Ireland sets launch date for historic birth information and tracing services News
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Ireland sets launch date for historic birth information and tracing services

Irish Minister for Children, Equality, Disability, Integration and Youth Roderic O’Gorman Monday signed an order providing for birth information and tracing services under the new Birth Information and Tracing Act to begin on October 3. The act codifies the right for every Irish person who was adopted, was boarded out or had their birth information illegally registered to have unrestricted access to any information the state holds relating to their birth and early life. The legislation will also allow children or their next of kin to access such information where their parent has died. The legislation is significantly important for those who have been affected by Mother and Baby and County Home Institutions.

The law established a new online tracking system and a contact preference register, including the ability to request privacy. This means that an individual may choose to be registered as “no contact,” and the Adoption Authority will convey their decision to those who seek contact. The contact preference system seeks to ensure the right to privacy of birth parents while also balancing the right of adopted children seeking information.

The legislation requires that the Contact Preference Register must be open for a minimum period of three months before applications for birth certificates and related birth information will be accepted, and individuals have been encouraged to register prior to the October commencement date. The Adoption Authority of Ireland reported in August that nearly 900 adoptees and birth parents have already registered contact preferences.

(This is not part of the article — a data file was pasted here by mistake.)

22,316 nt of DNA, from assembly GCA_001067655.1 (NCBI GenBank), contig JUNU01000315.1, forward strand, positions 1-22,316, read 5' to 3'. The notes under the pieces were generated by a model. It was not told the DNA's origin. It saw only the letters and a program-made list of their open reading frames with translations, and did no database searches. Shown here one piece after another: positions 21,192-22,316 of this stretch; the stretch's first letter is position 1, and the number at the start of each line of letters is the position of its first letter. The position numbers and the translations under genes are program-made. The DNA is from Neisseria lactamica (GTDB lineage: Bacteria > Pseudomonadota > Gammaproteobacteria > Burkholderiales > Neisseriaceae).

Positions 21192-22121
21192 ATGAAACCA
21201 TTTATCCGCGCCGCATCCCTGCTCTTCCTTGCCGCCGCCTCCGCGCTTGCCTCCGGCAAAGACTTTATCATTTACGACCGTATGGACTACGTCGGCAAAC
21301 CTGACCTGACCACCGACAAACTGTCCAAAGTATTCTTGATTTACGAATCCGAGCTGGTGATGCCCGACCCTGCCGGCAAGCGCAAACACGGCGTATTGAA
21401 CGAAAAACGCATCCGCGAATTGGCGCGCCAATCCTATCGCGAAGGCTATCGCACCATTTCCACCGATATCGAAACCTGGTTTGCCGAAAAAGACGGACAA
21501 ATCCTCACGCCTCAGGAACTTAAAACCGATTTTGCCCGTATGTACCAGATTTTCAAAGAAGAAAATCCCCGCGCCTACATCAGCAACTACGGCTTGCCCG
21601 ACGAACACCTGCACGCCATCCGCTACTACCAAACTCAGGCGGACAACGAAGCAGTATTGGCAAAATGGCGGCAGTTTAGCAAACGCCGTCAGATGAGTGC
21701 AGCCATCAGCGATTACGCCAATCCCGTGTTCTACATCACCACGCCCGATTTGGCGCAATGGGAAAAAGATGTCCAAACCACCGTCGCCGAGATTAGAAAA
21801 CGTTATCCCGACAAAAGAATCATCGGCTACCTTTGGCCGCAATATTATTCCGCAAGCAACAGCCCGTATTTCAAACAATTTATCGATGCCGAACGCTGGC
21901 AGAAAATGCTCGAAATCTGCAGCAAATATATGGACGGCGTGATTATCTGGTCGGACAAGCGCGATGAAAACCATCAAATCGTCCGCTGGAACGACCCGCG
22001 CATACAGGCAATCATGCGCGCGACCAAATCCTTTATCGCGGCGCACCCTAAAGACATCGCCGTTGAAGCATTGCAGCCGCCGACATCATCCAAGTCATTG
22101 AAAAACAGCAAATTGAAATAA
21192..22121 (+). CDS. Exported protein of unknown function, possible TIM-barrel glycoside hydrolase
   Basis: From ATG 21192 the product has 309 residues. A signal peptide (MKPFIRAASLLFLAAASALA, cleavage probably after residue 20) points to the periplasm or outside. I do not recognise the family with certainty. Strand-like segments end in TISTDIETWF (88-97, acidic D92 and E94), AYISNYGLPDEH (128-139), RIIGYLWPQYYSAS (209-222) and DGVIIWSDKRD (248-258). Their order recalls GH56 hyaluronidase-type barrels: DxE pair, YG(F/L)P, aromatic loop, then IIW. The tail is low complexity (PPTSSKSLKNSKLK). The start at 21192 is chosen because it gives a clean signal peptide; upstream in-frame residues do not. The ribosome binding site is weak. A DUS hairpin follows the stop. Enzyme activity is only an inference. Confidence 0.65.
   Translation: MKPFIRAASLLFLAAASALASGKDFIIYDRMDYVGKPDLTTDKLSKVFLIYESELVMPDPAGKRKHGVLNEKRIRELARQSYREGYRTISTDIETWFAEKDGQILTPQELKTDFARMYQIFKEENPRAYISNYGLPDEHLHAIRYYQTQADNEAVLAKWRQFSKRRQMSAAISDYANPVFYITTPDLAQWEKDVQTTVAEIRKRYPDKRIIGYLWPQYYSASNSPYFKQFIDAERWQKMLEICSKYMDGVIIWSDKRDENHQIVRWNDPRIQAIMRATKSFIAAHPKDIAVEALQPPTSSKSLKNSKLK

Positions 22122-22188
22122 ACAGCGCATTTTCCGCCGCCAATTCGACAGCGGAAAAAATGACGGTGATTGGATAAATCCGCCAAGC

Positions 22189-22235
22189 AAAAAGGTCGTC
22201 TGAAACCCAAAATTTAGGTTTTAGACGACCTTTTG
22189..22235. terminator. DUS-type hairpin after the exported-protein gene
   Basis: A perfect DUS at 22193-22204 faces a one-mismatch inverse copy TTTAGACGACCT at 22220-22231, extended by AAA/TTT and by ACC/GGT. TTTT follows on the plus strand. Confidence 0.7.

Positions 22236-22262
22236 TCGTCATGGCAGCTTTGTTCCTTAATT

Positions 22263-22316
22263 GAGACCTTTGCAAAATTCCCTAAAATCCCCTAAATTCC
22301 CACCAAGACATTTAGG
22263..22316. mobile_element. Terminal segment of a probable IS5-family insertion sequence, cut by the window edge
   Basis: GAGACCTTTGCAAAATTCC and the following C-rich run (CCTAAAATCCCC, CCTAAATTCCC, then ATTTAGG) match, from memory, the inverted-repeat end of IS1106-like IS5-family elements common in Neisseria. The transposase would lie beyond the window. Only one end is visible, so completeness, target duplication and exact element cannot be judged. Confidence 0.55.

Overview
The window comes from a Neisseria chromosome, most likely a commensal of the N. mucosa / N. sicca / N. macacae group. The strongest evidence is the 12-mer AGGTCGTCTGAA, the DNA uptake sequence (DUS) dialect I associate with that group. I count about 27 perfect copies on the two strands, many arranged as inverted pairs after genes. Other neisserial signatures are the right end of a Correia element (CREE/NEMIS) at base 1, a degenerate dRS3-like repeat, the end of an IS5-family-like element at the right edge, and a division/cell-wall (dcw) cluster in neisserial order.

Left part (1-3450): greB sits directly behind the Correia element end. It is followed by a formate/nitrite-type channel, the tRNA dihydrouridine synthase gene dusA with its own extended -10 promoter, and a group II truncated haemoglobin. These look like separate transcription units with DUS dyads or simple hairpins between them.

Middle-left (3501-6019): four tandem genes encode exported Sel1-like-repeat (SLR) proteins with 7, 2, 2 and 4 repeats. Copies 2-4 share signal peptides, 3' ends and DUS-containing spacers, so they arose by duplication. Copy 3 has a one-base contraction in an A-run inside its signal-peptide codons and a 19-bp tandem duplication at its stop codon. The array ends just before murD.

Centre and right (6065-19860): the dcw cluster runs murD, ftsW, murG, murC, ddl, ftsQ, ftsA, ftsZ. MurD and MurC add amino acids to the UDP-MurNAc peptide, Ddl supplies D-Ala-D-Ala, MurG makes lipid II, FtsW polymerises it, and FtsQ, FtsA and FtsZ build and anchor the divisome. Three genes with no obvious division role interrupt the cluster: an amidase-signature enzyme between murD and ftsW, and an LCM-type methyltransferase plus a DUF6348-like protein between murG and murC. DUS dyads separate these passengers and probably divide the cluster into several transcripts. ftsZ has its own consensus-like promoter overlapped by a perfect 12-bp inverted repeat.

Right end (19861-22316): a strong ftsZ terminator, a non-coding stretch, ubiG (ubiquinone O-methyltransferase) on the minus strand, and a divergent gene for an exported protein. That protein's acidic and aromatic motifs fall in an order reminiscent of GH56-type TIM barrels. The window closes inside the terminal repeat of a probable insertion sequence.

Campaign group the Clann Project have been critical of the act, saying there are still significant barriers in place before adoptees can access information. The group stressed that there is no automatic access to birth certificates and no rights to all personal files held by the state, religious orders and adoption agencies. Before the release of birth certificates, some adopted people must attend a mandatory information session about their parents’ privacy rights. The organisation believes that adopted persons are being discriminated against when compared to the rest of the population who have unrestricted access to their public record birth certificates.